Having just moved from a rural, car-dependent area to a walkable, quintessentially New England town center, I’m excited to meet my new neighbors. “Community” means so much more than a geographic location – it’s the people who dwell there and how they relate to each other.
Few people have studied community more than architect Ross Chapin, a longtime advocate of small houses. Chapin has championed pocket neighborhoods for decades, and he designed one of the most famous examples: Third Street Cottages in Langley, Washington. Since not everyone is so lucky to live in a pocket neighborhood, Chapin offers 10 strategies for creating that same kind of community in any living situation. Read the whole thing here, or read my summary below.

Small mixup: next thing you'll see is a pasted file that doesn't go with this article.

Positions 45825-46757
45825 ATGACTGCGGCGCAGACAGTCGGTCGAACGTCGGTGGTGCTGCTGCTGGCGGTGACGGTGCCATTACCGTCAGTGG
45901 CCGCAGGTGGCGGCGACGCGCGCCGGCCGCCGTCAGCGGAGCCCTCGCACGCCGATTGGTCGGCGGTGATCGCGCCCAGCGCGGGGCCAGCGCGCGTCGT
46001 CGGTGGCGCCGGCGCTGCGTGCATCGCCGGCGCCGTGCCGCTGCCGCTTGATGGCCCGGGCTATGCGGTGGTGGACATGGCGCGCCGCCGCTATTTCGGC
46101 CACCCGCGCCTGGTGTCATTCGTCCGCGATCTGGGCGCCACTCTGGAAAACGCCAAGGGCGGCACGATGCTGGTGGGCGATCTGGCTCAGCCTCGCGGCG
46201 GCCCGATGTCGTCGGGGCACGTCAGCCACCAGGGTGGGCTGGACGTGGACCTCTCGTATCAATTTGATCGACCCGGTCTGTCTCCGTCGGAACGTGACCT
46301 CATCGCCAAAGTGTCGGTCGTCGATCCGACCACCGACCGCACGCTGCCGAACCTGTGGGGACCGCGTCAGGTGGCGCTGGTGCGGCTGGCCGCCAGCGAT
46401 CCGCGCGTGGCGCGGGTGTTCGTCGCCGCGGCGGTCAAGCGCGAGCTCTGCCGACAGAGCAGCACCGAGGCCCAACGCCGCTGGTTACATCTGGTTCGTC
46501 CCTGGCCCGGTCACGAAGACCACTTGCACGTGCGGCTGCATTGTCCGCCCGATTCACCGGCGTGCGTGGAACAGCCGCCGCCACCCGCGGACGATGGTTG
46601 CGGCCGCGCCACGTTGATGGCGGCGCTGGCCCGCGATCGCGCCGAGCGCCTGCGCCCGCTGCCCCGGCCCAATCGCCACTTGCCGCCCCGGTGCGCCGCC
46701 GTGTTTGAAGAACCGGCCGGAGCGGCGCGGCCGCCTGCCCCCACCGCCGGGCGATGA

Strategies 1, 2, and 3 involve the use of your front yard: eat meals where passersby can interact with you, plant a vegetable garden near the street, and build a welcoming porch. Strategy 4 addresses security concerns through layers of privacy: a low fence or hedge to demarcate the property in a friendly way, trees to obscure views into the house.
Strategies 5, 6, and 7 are fun ways to bring neighbors physically together: remove backyard fences, erect a Little Free Library, and host a block party in the middle of the street. Strategies 8, 9, and 10 help neighbors to establish trust and look out for each other: create emergency plans, use an online forum to make announcements and share goods and ideas, and simply “be a good neighbor”.
I believe I can enact nearly all of these strategies in my new home. Stay tuned for a progress report in a few months. My favorite principle is the conventional wisdom that Chapin turns on its head… perhaps good fences make good neighbors, but NO fences make even better neighbors.